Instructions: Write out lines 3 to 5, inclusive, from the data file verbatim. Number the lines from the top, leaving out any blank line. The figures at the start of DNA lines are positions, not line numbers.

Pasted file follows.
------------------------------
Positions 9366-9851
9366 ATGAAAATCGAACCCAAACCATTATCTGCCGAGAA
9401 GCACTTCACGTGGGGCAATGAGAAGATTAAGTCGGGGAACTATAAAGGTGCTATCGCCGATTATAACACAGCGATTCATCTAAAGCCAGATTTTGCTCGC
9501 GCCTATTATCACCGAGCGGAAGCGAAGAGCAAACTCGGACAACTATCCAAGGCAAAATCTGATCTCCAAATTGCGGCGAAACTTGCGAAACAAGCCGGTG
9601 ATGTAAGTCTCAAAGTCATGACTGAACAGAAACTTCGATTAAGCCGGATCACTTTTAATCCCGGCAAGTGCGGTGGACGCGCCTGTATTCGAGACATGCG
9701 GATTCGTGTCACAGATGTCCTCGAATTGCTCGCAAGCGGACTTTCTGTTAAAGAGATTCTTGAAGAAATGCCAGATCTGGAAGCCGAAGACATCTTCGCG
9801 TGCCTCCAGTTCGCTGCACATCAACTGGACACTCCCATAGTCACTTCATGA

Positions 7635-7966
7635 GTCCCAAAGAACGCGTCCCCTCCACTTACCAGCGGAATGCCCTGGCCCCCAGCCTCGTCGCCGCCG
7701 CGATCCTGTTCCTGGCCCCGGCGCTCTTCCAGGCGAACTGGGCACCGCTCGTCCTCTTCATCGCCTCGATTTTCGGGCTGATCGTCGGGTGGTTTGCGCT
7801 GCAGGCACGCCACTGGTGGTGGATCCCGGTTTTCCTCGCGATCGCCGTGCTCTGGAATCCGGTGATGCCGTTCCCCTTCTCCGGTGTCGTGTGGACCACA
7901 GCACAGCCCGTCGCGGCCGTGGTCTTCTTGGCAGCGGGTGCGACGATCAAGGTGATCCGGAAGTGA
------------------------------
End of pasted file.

9401 GCACTTCACGTGGGGCAATGAGAAGATTAAGTCGGGGAACTATAAAGGTGCTATCGCCGATTATAACACAGCGATTCATCTAAAGCCAGATTTTGCTCGC
9501 GCCTATTATCACCGAGCGGAAGCGAAGAGCAAACTCGGACAACTATCCAAGGCAAAATCTGATCTCCAAATTGCGGCGAAACTTGCGAAACAAGCCGGTG
9601 ATGTAAGTCTCAAAGTCATGACTGAACAGAAACTTCGATTAAGCCGGATCACTTTTAATCCCGGCAAGTGCGGTGGACGCGCCTGTATTCGAGACATGCG